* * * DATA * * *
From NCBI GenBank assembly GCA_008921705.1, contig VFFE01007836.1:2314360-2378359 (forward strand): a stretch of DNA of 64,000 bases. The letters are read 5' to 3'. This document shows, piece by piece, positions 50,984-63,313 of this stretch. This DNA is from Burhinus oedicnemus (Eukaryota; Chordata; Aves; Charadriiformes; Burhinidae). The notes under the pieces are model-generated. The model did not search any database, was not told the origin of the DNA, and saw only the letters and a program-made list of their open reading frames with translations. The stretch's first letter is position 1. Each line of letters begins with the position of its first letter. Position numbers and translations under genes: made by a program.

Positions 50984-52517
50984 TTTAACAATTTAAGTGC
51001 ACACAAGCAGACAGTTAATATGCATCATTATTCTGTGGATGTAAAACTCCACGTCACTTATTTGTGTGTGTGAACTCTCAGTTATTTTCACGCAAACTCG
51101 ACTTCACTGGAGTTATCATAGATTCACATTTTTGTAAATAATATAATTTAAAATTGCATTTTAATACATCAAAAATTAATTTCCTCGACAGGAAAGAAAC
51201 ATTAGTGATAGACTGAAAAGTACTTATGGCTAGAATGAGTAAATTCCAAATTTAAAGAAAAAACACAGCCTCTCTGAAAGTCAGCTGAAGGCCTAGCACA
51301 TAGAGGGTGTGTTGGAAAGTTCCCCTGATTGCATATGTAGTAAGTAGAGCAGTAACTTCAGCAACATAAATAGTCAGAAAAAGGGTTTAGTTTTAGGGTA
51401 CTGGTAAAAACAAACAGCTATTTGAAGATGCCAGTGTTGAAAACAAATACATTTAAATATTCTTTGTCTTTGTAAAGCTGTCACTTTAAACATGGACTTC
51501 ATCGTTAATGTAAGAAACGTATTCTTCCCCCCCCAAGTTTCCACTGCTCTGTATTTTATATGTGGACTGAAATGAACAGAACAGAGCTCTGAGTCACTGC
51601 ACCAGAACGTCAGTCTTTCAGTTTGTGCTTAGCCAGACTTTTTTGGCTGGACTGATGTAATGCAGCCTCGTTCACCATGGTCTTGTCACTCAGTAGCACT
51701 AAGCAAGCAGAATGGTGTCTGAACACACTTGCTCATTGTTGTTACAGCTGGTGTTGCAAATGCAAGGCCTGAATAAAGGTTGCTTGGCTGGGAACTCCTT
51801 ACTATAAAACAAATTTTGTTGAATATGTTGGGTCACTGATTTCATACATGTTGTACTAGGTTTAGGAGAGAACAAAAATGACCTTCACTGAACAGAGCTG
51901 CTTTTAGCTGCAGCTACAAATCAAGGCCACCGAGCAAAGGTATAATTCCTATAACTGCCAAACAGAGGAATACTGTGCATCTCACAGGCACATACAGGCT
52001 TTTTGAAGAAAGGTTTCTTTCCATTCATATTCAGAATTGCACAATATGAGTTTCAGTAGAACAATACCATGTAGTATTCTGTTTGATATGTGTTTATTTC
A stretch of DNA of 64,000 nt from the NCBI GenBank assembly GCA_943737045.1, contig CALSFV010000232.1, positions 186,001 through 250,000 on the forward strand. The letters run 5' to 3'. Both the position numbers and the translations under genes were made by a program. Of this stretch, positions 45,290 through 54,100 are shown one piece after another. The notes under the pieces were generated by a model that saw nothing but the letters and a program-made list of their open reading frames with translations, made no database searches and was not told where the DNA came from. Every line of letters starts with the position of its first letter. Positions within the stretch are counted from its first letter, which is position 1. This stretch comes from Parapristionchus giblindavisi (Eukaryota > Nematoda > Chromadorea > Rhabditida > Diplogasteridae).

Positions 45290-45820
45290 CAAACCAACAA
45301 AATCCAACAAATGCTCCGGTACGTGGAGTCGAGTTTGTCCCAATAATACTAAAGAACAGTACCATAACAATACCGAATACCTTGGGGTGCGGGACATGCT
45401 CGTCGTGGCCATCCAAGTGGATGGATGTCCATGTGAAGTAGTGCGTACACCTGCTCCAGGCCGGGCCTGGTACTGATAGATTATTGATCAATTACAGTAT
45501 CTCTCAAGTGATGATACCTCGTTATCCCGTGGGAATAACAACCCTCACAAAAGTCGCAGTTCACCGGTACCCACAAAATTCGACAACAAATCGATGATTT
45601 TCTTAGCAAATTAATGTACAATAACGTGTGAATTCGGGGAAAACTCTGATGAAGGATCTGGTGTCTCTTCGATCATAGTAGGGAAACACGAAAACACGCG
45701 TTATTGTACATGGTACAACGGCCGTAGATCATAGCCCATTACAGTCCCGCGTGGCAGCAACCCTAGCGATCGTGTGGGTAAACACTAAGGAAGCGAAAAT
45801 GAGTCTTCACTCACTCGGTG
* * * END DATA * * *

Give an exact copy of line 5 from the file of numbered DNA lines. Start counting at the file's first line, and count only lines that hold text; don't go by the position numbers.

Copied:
51101 ACTTCACTGGAGTTATCATAGATTCACATTTTTGTAAATAATATAATTTAAAATTGCATTTTAATACATCAAAAATTAATTTCCTCGACAGGAAAGAAAC